Last December, I sat down in a dark movie theater in NYC.
Teenagers streamed in behind me, chattering excitedly, eager for the movie to
begin. Meanwhile, I was a nervous wreck. My hands were shaking and my stomach
was in knots as the lights went down. A moment later, the CBS Films logo came
up, and an advanced screening of “The DUFF” began.
But let’s rewind a bit.
I first heard the term “D.U.F.F.” — an acronym for Designated Ugly, Fat Friend — during my senior year of high school. I was sure I was the DUFF of my group of
friends. But upon approaching them about the subject, I discovered that every
single one of us identified as the DUFF. It was something we could all relate
Not long after, I wrote the first draft of what would be my
debut novel, about a girl who is informed she may be the DUFF in comparison to
her beautiful friends. The book sold shortly after I graduated high school, and
not long after that, I received a call from my literary agent informing me that
film rights had been optioned. In 2014, the film was cast with Mae Whitman to
star, and “The DUFF” began filming.
The entire experience was a whirlwind, and I was, of course,
thrilled! But along with that excitement came fear: fear of the teen-movie makeover.
I am and always have been a huge fan of teen comedies. I’ve
seen them all – from the John Hughes classics to “Juno” – and while I love them dearly, there’s a persistent makeover
trope in many teen movies. In this trope, an already pretty girl gets a complete
makeover, and suddenly everyone who used to mock her begins to see her as hot. “She’s All That” has a whole plot built
around this. “Not Another Teen Movie” skewered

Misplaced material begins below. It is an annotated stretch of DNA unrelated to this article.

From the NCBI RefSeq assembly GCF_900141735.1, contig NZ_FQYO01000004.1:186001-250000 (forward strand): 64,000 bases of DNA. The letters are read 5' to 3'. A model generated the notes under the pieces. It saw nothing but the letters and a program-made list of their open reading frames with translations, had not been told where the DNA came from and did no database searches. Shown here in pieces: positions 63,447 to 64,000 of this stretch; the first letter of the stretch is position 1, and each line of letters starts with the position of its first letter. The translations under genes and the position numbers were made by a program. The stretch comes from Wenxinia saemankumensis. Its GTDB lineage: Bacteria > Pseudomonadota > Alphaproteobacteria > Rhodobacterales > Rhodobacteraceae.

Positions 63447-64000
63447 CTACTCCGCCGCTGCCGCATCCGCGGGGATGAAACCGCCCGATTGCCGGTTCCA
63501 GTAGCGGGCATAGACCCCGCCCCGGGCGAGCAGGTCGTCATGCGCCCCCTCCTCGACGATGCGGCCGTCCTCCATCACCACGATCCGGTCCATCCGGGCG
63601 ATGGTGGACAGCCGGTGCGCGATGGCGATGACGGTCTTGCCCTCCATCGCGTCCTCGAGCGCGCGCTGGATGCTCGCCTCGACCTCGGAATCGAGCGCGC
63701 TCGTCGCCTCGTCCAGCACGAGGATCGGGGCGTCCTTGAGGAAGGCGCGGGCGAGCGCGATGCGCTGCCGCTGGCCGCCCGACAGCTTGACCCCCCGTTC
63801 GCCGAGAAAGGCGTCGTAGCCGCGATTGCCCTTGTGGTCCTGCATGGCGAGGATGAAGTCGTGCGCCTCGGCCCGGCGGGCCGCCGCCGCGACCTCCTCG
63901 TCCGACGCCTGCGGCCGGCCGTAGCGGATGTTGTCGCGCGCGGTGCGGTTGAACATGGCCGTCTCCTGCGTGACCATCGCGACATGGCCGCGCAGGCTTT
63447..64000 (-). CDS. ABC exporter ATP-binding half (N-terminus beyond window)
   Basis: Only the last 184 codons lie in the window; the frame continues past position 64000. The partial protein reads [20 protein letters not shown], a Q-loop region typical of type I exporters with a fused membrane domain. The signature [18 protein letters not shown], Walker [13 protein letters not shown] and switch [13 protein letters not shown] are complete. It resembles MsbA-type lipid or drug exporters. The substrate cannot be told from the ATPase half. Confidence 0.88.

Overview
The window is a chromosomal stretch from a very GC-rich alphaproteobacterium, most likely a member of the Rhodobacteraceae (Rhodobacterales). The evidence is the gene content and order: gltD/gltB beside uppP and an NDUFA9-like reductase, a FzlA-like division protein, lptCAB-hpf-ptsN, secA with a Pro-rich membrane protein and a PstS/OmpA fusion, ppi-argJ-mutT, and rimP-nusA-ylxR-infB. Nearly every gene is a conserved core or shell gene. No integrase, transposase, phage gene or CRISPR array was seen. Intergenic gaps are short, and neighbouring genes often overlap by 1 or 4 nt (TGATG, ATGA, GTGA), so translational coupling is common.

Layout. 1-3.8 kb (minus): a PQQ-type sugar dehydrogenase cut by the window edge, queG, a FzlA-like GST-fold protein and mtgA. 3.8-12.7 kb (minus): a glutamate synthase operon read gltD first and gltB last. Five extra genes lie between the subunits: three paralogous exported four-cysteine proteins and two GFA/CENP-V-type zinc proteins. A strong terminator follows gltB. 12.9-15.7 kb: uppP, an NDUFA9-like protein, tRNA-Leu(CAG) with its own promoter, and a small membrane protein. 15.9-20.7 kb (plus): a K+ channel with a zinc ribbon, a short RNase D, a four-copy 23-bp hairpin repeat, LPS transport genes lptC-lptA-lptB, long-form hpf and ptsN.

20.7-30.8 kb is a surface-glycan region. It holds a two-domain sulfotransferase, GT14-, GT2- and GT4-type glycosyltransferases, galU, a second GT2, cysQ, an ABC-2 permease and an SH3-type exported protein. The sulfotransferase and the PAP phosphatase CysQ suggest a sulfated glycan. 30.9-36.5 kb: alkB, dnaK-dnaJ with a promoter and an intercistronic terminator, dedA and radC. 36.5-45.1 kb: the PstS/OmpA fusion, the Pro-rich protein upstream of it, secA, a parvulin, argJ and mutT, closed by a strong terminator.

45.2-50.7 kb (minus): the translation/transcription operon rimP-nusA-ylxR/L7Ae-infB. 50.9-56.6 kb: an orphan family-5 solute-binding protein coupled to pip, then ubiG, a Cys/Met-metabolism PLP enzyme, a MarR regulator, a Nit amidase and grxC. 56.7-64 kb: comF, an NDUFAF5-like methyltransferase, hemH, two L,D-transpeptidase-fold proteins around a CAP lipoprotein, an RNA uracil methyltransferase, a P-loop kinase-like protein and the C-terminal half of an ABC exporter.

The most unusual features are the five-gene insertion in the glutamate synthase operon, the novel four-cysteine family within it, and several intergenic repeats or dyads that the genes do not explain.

it perfectly. Even my beloved “The
Breakfast Club” is guilty!
So when it came to writing “The DUFF,” I wanted to create something different. I wanted to tell
a story where my protagonist never took out her ponytail and took off her
glasses and became a supermodel. I wanted to write about a girl who was herself
throughout. A girl who didn’t conform to someone else’s version of “cool.”
Just as important, I didn’t want the movie to make any girls
feel the way I had as a preteen –
like I had to change my appearance and wardrobe to make people like me.
With that being said, during the filming process, I wasn’t
the one writing or directing this movie. I was aware there were going to be
changes made – and I was mostly okay with that – but it was nerve-wracking. I was
no longer the one who determined the words on the page or the messages being
sent. Were they going to twist my story?
Was it going to be yet another teen-movie makeover? I would be lying if I
said I didn’t spend a few sleepless nights worrying. But as much as I wanted
control, I had to remind myself that this film was now in other people’s (very
Which brings me back to the advanced screening of “The DUFF” back in December…
When the movie ended and the lights came back up, I was
filled with an overwhelming sense of relief. Director Ari Sandel and
screenwriter Josh, A. Cagan had nailed
the very essence of what it means to be the DUFF. (Not to mention, they are two truly awesome
dudes.) But even more gratifying were the young girls exiting the theater. They
weren’t wishing for new clothes or shoes or hairstyles. They weren’t wishing for a makeover! Instead, they were proudly
proclaiming themselves as DUFFs, seemingly united by their differences and
accepting of their flaws.
And that’s exactly what “The DUFF” is about.
Kody Keplinger wrote her first published novel, “The DUFF (Designated Ugly Fat Friend),” at the age of 17 during her senior year of high school. Since then, she has written two more books for teens (“Shut Out,” “A Midsummer’s Nightmare”) and one book for middle-grade readers (“The Swift Boys & Me”). She currently lives in New York City with her dog and a giant children’s book collection.